Bleach efficacy vs. quaternary ammonium compounds

By contrast, quaternary ammonium compounds must cross a microbe’s cell membrane to render it inactive. The components of the cell membrane vary by organism type and can inhibit the effects of QACs. Additionally, QACs take longer to affect the cell than bleach, and in the laboratory, some bacteria develop resistance mechanisms to QACs over time.

Addressing concerns about bleach

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CONCERN: My staff doesn’t like using bleach due to its odor.

FACT: We understand that bleach's odor and the risk of respiratory irritation are concerns. Here are some reasons why your team should use bleach with confidence:

  1. Multiple leading hospital studies noted that when patient and Environmental Services' personnel were exposed to bleach, little or no concern about its odor was expressed.
    • A study at a hospital in Rochester (abstract presented at APIC 2010) indicated that only 8.8% of patients noticed the smell of bleach when it was used in their room. None found the odor bothersome.
    • An 18-month study conducted at a St. Louis hospital demonstrated 1:10 bleach's efficacy against C. difficile spores. The authors noted that "During the study, patients, family and staff did not complain about the odor of bleach."
    • During a five-and-a-half month study at medical centers in Cleveland involving routine use of 1:10 bleach with documented decreases in C. difficile incidence, authors reported that "EVS reported no surface damage or complaints due to use of bleach."
  2. Bleach's odor is caused by the chemical reaction that occurs when bleach begins to break down proteins, such as those that make up HAI-causing pathogens.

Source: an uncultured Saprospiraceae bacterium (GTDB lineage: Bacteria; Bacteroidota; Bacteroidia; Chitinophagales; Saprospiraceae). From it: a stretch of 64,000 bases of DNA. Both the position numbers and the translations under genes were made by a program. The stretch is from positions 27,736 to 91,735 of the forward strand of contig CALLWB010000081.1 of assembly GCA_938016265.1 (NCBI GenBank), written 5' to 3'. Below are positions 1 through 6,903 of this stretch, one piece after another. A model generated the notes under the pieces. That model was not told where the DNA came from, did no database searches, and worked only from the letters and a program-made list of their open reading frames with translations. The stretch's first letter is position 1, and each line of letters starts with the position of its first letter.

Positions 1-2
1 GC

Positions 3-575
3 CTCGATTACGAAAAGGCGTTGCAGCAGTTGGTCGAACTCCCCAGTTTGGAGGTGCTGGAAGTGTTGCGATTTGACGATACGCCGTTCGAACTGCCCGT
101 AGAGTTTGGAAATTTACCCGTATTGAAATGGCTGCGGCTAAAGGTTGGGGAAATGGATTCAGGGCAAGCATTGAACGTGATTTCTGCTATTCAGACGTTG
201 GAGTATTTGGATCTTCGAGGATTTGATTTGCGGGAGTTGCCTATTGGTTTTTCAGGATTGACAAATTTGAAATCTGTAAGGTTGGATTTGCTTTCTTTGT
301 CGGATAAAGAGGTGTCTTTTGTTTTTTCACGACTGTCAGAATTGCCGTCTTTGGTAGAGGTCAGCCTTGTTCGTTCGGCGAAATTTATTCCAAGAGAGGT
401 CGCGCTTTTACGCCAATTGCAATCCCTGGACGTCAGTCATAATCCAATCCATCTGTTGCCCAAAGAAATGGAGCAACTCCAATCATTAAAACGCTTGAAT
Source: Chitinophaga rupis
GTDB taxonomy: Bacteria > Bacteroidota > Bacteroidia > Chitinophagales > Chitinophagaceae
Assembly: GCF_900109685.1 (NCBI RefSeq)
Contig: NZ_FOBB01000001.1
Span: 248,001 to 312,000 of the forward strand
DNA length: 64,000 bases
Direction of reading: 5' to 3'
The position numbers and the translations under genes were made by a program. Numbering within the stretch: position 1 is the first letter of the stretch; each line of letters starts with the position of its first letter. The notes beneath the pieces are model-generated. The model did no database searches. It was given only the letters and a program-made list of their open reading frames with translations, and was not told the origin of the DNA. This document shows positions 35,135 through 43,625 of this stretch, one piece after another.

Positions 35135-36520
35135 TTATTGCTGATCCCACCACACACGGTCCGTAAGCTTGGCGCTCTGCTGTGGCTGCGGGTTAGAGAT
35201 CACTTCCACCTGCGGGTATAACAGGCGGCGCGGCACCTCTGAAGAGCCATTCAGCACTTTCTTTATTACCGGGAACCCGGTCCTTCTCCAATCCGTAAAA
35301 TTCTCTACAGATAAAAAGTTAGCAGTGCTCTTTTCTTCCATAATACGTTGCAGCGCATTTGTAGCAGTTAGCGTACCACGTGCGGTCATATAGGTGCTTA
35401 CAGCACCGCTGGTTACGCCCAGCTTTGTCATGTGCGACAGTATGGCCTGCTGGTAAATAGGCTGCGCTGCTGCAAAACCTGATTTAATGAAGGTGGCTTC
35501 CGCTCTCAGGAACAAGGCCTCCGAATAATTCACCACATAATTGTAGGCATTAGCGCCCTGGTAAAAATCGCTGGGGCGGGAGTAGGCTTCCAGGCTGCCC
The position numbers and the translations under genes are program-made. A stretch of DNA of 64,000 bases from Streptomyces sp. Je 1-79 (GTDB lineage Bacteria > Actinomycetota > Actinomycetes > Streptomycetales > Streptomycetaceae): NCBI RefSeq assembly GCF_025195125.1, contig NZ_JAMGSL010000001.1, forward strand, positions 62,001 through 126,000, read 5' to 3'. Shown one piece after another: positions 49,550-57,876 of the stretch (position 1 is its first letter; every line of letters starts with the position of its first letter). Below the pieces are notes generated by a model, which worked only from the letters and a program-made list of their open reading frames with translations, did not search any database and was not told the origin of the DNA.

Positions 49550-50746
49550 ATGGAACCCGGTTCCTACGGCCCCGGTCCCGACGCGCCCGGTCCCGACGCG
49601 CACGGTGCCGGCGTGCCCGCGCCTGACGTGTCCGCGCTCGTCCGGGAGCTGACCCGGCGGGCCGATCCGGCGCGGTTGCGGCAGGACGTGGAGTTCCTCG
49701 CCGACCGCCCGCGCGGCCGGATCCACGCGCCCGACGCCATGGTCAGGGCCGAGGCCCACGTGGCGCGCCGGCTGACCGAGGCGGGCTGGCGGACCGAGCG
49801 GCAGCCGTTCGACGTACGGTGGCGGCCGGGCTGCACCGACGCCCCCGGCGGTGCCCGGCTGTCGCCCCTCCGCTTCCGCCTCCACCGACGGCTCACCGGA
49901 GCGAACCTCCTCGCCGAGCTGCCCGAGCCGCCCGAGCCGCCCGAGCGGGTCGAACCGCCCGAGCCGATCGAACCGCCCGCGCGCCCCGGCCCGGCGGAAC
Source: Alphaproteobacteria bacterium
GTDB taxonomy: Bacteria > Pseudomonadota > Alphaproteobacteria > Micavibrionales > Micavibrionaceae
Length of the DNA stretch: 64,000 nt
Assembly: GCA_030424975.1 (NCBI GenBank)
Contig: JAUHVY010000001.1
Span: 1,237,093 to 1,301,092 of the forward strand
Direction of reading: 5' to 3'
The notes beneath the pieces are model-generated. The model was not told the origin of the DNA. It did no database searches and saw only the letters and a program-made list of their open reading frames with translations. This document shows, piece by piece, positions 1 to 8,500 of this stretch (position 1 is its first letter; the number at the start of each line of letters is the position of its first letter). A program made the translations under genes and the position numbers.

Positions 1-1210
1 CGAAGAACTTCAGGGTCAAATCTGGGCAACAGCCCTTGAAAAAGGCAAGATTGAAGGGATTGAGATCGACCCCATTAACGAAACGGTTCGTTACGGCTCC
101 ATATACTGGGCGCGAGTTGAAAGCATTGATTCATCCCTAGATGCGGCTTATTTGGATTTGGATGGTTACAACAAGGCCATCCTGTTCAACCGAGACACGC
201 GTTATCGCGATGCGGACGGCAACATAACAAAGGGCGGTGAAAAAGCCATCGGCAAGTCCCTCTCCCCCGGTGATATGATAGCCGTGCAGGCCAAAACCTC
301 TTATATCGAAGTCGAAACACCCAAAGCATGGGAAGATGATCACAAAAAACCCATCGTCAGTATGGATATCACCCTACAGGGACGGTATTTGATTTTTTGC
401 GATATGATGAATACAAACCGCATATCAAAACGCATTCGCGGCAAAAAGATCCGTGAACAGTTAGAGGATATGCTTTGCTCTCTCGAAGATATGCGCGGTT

3. When bleach is used as directed, levels of hypochloric acid emitted are lower than those recognized to cause respiratory irritation, and below the EPA's occupation exposure limits for chlorine. In fact, when bleach disinfectants are used as directed, the perceivable sensory irritation occurs at 1.0 ppm in the air, which is 500 times the odor threshold during regular use.4

CONCERN: Using bleach can damage equipment and surfaces.

FACT: Bleach's effect on surfaces is caused by two factors:

  • The oxidizing action of hypochlorite on these surfaces.
  • The salt that is left behind after using bleach. Over time, the salt buildup can scratch and damage surfaces.

To minimize hypochlorite's impact on surfaces, Clorox Healthcare® bleach products are specially formulated with anticorrosion agents. To ensure that salt buildup does not cause surface damage over time, wipe down these surfaces after disinfecting with a fresh, clean, damp cloth.